Every year thousands of elk hunters throw their names in the hat for a special permit with dreams of hunting one of Montana’s limited draw units.
Managed for mature bulls, each of Montana’s five toughest draws come with unique characteristics and histories. Whether it is a chance to hunt migratory herds near iconic backcountry, or areas where limited hunting lets bulls grow old, drawing a special permit brings a mix of anxiety and excitement for the season to start.
You have free articles remaining.
No. 1: Gallatin Special Management Area
In 2018, 781 hunters applied for one of five permits to hunt bull elk in the Gallatin Special Management Area abutting Yellowstone National Park to the east and split by the Gallatin River and Taylor Fork — a success rate of only 0.64%.
In 1911 the Montana Legislature formed the Gallatin SMA out of concern from hunters of “unsportsmen-like” shooting of elk along Yellowstone’s border, according to a history by Al Lovaas. The 50-square-mile area within Hunting District 310 offered a buffer, with limited success, Lovaas noted, allowing elk to more freely leave the park.
In 2003, former biologist Craig Jourdonnais proposed a limited elk hunt in the management area, current area biologist Julie Cunningham said. Pointing to the minimal biological impact of hunting four or five bulls from a wintering herd of 200, he called the opportunity “an uncommon hunting opportunity for mature bull elk on public lands now closed to big game hunting.”
The proposal received mixed public feedback and it was not until 2005 — and following extensive work by a volunteer citizen-advisory council, Cunningham said — that FWP advanced a four-permit hunt in the management area. It continues today for five hunters fortunate enough to beat the odds.
“In my opinion, creating this opportunity was a great idea,” Cunningham said. “I have thoroughly enjoyed visiting with the lucky hunters who receive this tag every year. Their experiences, stories and adventures are truly phenomenal. I think it was one of the best ideas my predecessor had. He endured a lot of challenges to see it through.”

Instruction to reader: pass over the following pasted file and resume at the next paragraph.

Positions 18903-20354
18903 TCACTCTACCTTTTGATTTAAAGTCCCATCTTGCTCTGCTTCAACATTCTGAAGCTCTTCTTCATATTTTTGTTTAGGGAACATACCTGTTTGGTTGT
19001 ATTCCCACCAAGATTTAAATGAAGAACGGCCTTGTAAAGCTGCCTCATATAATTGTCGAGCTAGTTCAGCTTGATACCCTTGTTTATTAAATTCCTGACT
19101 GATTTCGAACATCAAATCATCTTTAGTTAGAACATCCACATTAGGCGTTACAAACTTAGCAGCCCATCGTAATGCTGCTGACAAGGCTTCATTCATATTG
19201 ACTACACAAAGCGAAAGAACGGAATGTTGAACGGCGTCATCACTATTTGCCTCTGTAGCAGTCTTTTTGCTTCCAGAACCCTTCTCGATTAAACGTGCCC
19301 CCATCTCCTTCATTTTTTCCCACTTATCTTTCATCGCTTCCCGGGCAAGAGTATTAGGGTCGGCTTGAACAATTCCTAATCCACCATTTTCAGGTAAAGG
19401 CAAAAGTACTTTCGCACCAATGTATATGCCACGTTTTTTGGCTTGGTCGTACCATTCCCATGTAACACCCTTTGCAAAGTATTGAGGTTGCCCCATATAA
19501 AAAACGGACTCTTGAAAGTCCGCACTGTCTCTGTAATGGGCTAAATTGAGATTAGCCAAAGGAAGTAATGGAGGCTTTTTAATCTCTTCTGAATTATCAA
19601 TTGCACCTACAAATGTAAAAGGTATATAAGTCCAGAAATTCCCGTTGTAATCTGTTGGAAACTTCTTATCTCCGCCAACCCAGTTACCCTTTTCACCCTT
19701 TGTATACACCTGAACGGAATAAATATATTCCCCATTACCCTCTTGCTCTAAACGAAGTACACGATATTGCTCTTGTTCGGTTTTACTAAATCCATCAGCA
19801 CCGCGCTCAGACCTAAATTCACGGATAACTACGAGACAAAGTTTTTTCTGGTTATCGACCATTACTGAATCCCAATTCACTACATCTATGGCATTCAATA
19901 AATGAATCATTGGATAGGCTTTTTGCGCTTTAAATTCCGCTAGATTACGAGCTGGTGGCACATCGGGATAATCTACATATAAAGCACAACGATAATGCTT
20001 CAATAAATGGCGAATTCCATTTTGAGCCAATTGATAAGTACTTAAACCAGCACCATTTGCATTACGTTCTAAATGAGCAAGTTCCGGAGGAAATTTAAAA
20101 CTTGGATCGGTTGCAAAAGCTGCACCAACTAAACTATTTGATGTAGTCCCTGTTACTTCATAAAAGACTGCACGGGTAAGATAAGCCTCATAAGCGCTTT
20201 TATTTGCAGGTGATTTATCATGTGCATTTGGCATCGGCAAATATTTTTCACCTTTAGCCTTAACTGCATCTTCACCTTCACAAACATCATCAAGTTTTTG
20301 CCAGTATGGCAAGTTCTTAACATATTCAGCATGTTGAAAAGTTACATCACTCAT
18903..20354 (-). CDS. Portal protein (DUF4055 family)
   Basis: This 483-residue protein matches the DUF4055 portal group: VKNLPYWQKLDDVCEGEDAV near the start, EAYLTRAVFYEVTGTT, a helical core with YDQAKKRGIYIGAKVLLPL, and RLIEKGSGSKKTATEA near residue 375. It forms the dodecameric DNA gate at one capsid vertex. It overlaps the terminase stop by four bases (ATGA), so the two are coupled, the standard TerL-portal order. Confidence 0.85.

Helena hunter Joe Cohenour was one of those lucky hunters in 2017. His previous experience in the area consisted of assisting on a bow hunt in subzero temperatures, so learning a new area with the pressure of holding a special permit came with its share of challenges.
“It’s tough hunting because I had never hunted the area, didn’t know where to go or how the elk live there,” he said.
Cohenour spent 26 days hunting, seeing a good number of big bulls but never quite getting a shot on either of the two true giants he saw that year. The logistics of getting an elk out of the field in certain parts of the unit proved challenging as well, given the area’s proximity to Yellowstone. And the Taylor Fork and Gallatin Canyon is an area with a high number of predators.
“I saw grizzly bears — one if not two every day — wolf tracks every day it snowed, and some tracks were huge,” he said. “It’s a neat hunt, and I saw a lot of really pretty country, hunted as much as I could, and I still put in for it every year.”
Cunningham noted that the unit has seen a dip in elk numbers from the time that 1,500 elk wintered in HD 310, and has remained under population objectives for years now. The reasons are multifaceted, with increases in conifer density, the protection and gradual increase of grizzly populations, and the introduction of wolves in the park that expanded into Montana.
Elk have always migrated somewhat between the Gallatin and Madison drainages, but starting in the 1990s landownership changes that limited hunting along with the many factors shaping elk behavior in the Gallatin have pushed more elk to the Madison. That shift is another major factor in the Gallatin’s drop in elk numbers, she said.
In 2010, FWP moved to eliminate antlerless elk hunting in HD 310. Along with wolf harvest, Cunningham said, limited elk hunting has helped stabilize and perhaps even allow for wintering elk populations to increase in the Gallatin elk herd.
“Although I see fewer bulls than were once reported in the GSMA, I enjoy so much every year when I fly down there and see those big bulls in the timber,” she said. “Every year I am awed by the sight of them.”
No. 2: Sun River Wildlife Management Area
With a 0.81% chance of successfully drawing a permit, the 615 hunters applying for five permits last year in HD 425 know it is a long shot at getting the chance to hunt the Sun River Wildlife Management Area west of Augusta.